Perhaps, the most probable theory about his sentiments for the rain is how the waters link together the ground and the skies. Two faraway divided by infinite space. Linked only by the rain.
The constancy of everything between us came too soon. The ‘good morning’ texts and nightly calls. You got tired of it all too easily. I understand, it’s not that your feelings are gone and you’re already sick of me. It’s just that you are looking for excitements I cannot provide.
You used to be sitting behind big men in motorbikes, riding all around the city, stopping by convenience stores, shoplifting beer and chocolates. You were used to the dangers of the night. You‘ve always known which stars among the constellations are yours. You are friends with the light of the moon, some nights that’s all you’ve got above your head.
I tried to get you out of it all. I want you to see how the sky turns from orange to blue velvet during cold afternoons. We sit by the riverside, you just yawned all along. Because in the past you spent this time of the day sleeping in some bed you don’t remember getting into (you didn’t get into it, technically. Somebody carried you there, a stranger who calls you Honey.)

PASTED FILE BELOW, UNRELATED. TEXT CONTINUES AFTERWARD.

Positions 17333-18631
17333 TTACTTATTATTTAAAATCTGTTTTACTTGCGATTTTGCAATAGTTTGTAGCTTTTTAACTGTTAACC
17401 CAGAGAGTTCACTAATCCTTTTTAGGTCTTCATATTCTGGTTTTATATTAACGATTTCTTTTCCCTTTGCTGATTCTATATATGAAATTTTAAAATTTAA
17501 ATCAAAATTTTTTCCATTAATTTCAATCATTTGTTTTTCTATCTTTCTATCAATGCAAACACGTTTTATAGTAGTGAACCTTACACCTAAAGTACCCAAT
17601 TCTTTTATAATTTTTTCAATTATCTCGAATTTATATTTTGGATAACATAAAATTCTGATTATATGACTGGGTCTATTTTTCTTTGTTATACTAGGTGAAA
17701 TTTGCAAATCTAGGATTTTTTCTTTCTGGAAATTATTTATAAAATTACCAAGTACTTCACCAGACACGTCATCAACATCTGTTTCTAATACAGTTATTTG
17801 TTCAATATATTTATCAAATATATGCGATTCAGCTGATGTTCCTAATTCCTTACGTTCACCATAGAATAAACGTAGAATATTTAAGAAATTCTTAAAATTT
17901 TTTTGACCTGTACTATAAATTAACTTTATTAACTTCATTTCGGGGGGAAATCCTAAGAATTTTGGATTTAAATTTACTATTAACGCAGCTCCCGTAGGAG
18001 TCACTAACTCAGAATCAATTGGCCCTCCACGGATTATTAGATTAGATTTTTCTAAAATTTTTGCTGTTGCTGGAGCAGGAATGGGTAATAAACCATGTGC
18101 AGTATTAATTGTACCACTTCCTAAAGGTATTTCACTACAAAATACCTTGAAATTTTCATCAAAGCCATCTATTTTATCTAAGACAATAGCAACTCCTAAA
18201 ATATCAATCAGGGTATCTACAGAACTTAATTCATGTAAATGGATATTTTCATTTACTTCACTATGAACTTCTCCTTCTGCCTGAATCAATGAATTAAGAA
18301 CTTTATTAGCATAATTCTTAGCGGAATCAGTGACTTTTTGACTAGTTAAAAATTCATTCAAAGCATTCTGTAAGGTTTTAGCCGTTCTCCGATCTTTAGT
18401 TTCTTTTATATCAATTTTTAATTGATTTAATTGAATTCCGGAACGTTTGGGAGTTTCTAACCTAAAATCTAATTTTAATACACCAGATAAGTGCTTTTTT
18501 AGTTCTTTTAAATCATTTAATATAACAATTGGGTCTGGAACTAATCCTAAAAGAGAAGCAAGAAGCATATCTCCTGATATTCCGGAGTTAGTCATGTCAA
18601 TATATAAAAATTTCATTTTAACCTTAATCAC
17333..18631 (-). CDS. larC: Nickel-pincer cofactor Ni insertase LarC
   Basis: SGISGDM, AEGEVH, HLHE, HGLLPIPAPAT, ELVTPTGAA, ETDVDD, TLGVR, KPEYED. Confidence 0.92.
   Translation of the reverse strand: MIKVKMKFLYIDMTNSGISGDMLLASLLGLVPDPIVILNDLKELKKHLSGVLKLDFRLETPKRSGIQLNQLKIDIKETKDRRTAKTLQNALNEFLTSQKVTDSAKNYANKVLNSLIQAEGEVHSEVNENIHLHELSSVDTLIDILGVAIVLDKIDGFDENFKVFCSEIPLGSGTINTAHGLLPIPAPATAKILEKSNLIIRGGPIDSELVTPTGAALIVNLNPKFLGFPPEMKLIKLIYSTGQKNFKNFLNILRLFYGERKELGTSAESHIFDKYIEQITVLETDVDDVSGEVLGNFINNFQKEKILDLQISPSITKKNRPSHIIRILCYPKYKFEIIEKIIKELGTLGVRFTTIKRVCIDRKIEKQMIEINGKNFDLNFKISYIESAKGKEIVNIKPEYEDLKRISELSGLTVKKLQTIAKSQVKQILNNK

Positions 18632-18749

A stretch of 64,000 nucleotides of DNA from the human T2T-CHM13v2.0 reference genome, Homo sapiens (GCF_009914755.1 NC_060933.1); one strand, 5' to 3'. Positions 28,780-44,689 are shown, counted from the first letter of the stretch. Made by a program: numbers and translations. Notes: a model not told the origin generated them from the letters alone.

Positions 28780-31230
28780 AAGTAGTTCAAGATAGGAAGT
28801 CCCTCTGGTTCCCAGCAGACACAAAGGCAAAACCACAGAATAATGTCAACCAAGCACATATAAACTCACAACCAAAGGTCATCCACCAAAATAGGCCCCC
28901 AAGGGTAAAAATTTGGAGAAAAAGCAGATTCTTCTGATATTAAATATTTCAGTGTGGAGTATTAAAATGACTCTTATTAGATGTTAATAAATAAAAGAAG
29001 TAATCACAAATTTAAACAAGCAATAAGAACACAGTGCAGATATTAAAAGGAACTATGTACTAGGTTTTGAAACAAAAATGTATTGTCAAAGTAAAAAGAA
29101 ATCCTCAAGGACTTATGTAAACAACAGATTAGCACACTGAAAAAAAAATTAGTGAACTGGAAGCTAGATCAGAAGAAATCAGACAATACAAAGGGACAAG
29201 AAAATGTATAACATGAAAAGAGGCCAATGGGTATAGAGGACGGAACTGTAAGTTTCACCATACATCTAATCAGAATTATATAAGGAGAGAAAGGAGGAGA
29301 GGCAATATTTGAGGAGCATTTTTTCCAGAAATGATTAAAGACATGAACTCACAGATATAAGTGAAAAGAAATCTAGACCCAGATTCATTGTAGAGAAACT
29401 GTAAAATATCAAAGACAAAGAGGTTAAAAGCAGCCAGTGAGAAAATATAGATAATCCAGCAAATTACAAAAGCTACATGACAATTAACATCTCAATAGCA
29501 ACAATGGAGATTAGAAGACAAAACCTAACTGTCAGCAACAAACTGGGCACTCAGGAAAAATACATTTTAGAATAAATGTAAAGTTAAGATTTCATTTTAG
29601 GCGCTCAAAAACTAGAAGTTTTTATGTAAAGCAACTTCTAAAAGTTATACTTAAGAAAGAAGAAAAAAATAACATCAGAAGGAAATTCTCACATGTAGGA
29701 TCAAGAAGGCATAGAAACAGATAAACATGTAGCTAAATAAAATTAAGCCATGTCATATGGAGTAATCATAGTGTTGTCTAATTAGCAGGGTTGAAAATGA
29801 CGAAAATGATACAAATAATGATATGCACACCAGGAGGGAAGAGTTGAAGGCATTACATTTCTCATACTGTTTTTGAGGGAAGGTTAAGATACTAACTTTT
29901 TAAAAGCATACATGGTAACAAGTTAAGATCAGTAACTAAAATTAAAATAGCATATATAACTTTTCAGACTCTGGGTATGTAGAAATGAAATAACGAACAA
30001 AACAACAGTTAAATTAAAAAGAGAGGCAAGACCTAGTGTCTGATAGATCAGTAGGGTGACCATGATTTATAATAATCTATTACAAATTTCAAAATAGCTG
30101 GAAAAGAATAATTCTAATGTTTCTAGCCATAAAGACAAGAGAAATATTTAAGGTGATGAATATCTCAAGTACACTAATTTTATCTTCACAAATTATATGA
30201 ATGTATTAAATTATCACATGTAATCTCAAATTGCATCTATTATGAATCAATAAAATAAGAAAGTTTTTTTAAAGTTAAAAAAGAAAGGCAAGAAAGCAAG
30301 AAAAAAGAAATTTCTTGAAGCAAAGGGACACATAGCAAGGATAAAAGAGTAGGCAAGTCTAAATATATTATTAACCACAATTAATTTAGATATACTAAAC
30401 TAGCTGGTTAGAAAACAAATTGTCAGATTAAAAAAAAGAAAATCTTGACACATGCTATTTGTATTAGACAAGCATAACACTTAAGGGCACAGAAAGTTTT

Your face is emotionless while looking at the long rows of books in my room and the neat folds of long-sleeved shirts in the closet, which I know you checked when I was in the bathroom. Such an organized space as mine was unfamiliar to you. You grew up in chaos. Discomfort was your comfort zone.
You are glad that the storm of your life is over. I am the quiet, breezy shore you have landed into, after losing yourself in the ocean. I know because you tell me so. But I am still confused. It seems like you don’t approve of the calm I breathe. As though you hate seeing the same face – my face – when you wake up each morning.
You tell me you love me. And I know that’s the truth of it. But you don’t like me.
Still, you stay here, lying by my side. Being grateful, and glad, and restful. But not happy.
As if telling a deep dark secret, you whisper in my ear; sometimes, pretending is the most honest thing you can do.
I believe you.